In Figure 13.13, you can see most of the information that the Setup Wizard gathers, and you can choose to enter it using the Setup Wizard. I've found, however, that usually the Setup Wizard doesn't gather everything needed and it's just as easy to enter your settings manually.
The first step is to enter the settings needed for your Internet connection. To do this, click the WAN button shown on the left of Figure 13.13. The WAN Settings tab, shown in Figure 13.14, will open.
Figure 13.14. The WAN Settings page is used to enter the settings you need to connect to the Internet.
Enter the information you gathered about your Internet settings on the WAN Settings tab using the following guidelines:
After all your information has been entered, click Apply (found on the lower right of the screen). Next, click the Wireless button to open the Wireless Settings tab, shown in Figure 13.15.
Figure 13.15. The Wireless Settings page is used to enter the settings you need for the Wi-Fi portion of your network.
The Wireless Settings tab is used to configure the Wi-Fi portion of your networkthat is to say, the part of your network controlled by your wireless access point.
Make sure that the wireless radio is on and provide an identifying network name (also called the SSID). Next, give your wireless network some security by enabling 128-bit WEP encryption and at least the first key. An example of these settings is shown in Figure 13.15. Click Apply when you are through.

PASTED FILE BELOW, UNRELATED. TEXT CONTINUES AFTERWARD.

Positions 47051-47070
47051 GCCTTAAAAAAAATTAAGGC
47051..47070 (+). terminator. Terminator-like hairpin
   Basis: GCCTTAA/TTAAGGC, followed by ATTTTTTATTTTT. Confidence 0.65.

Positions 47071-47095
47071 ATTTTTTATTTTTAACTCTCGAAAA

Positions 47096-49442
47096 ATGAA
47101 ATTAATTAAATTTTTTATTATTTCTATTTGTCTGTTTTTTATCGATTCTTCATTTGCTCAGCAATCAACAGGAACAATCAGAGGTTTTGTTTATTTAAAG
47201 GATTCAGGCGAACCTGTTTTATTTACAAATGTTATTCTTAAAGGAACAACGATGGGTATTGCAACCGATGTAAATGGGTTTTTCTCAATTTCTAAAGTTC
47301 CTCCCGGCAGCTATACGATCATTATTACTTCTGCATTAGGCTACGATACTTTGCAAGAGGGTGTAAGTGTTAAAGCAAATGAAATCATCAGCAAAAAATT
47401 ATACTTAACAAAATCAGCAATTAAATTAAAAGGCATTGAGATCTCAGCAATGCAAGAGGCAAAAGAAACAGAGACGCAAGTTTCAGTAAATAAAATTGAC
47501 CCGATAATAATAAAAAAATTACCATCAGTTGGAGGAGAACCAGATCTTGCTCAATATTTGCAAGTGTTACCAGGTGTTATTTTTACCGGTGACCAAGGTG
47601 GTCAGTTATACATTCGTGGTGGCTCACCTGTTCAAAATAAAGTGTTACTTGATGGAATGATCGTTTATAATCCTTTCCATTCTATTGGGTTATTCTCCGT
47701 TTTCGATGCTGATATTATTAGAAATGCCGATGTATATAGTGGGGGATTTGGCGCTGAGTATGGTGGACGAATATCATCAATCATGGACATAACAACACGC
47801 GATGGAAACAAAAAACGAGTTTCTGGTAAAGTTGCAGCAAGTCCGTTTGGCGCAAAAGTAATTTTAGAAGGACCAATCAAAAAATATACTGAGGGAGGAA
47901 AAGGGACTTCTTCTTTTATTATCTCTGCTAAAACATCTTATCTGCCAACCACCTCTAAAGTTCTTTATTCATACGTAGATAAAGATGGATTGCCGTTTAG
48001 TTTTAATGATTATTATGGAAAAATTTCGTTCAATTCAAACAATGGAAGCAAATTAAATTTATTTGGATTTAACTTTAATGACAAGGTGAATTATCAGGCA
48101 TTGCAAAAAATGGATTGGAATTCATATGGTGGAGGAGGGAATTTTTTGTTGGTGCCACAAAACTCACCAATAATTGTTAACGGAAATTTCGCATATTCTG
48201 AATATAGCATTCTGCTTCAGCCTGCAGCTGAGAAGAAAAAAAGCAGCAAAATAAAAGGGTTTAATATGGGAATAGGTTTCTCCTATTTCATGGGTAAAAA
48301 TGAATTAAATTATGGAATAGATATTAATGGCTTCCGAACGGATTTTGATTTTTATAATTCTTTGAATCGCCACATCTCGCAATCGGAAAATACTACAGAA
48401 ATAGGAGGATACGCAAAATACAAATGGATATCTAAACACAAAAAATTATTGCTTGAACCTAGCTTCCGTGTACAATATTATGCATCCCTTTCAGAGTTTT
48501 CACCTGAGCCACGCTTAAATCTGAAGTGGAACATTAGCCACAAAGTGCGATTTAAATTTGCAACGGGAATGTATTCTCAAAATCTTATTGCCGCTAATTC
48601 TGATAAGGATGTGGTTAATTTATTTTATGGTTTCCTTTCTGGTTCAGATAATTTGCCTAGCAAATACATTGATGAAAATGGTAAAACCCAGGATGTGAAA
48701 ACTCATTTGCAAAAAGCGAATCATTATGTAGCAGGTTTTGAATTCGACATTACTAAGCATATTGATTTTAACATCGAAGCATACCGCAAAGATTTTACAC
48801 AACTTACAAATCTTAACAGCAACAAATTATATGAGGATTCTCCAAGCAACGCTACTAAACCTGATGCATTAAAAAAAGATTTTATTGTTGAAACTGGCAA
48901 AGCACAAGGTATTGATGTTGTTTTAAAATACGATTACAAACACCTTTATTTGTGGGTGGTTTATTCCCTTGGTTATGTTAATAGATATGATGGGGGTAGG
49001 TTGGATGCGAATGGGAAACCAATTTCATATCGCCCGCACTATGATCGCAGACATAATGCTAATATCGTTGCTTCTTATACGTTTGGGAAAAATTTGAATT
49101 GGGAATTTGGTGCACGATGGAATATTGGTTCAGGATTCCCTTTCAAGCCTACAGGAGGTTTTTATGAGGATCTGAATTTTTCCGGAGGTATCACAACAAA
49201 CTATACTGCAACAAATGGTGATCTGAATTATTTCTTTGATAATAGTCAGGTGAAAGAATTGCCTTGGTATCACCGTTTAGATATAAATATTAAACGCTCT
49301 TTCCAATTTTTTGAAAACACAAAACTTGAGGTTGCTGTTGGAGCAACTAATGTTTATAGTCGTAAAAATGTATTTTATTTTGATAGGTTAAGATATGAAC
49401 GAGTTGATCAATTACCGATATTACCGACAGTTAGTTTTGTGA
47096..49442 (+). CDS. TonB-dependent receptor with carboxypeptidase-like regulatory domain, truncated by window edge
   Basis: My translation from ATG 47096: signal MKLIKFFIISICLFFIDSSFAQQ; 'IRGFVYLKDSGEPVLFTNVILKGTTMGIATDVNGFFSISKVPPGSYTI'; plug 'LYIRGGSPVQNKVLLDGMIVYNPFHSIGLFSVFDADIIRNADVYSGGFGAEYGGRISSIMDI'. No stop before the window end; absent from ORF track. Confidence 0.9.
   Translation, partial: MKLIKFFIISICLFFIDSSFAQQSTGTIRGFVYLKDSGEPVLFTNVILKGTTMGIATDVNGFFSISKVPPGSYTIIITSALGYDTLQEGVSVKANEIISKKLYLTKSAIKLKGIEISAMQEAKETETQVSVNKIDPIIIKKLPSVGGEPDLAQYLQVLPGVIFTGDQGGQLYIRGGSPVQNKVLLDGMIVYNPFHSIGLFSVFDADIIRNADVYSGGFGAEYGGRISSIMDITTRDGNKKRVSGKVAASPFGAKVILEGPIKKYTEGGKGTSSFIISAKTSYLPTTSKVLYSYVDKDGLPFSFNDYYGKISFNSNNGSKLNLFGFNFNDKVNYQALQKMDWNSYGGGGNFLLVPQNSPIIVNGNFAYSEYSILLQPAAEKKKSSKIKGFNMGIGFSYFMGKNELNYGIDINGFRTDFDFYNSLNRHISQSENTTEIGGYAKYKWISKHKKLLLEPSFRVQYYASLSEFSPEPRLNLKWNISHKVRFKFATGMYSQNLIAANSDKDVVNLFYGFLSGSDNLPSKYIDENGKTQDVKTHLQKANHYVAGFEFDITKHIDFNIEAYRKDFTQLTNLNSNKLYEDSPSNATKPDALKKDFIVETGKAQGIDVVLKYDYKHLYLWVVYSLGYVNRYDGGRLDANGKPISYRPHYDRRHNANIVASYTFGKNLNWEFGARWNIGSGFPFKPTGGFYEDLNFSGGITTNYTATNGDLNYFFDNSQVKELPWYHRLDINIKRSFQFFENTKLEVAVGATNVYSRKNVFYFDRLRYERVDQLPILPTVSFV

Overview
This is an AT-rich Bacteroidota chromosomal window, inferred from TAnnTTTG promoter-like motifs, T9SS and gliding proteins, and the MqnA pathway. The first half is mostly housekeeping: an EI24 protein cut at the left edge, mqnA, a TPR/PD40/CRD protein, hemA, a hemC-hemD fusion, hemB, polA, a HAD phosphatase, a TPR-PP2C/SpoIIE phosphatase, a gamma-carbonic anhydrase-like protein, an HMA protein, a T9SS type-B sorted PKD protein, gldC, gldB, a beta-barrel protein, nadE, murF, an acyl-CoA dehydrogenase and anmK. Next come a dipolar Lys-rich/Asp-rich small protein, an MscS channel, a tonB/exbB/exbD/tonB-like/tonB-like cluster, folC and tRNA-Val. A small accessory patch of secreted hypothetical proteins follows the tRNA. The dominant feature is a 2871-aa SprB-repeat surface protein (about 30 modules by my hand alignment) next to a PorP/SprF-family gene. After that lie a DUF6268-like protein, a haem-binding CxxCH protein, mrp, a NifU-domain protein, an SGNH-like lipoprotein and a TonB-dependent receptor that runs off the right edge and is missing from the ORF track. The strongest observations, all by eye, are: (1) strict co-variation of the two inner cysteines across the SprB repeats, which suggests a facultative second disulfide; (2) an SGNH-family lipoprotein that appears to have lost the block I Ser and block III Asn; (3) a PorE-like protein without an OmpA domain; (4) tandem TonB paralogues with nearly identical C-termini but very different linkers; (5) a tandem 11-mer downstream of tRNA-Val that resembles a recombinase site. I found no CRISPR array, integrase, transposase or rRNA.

Next, click the Tools tab to open the Administrator Settings page, shown in Figure 13.16.
Figure 13.16. The Administrator Settings page is used to change the login password.
You can use the Administrator Settings page to change the login password. As you'll recall, the initial password is blank. This should be changed for security reasons, but you don't have to do it right away. Before you bother with it, you can make sure that your wired and wireless networks are connecting to the Internet and that you can connect using your laptop.
With all the settings in place in the D-Link's administrative utility, close your Web browser and reopen it and check to make sure that you can connect to the Internet.
Cloning MAC Addresses
As I mentioned earlier in this chapter, some ISPs attempt to control your access to the Internet by verifying the unique MAC identifier baked in to your network card. The MAC that belongs to your wireless access point will not match the MAC that goes with the network card in the computer you originally used to log on to the Internet, so the ISP won't let your access point connect.
If you can't figure out why you can't connect to the Internet, this might be the problem. Of course, if you think that this is the problem, you should probably contact your ISP, and tell them that you have changed your network access equipment, and get them to change the MAC address associated with your account.
You can set most Wi-Fi access points to spoof a MAC address or fool the ISP into thinking that they have the same MAC address as some other device, such as the original network card.
For example, to do this using the D-Link unit, open its administrative utility as I just explained. Next, open the WAN Settings tab shown in Figure 13.14.
As you can see in Figure 13.14, the actual MAC of the wireless unit is shown. You can manually enter a MAC to replace it, which will then be spoofed to the ISP.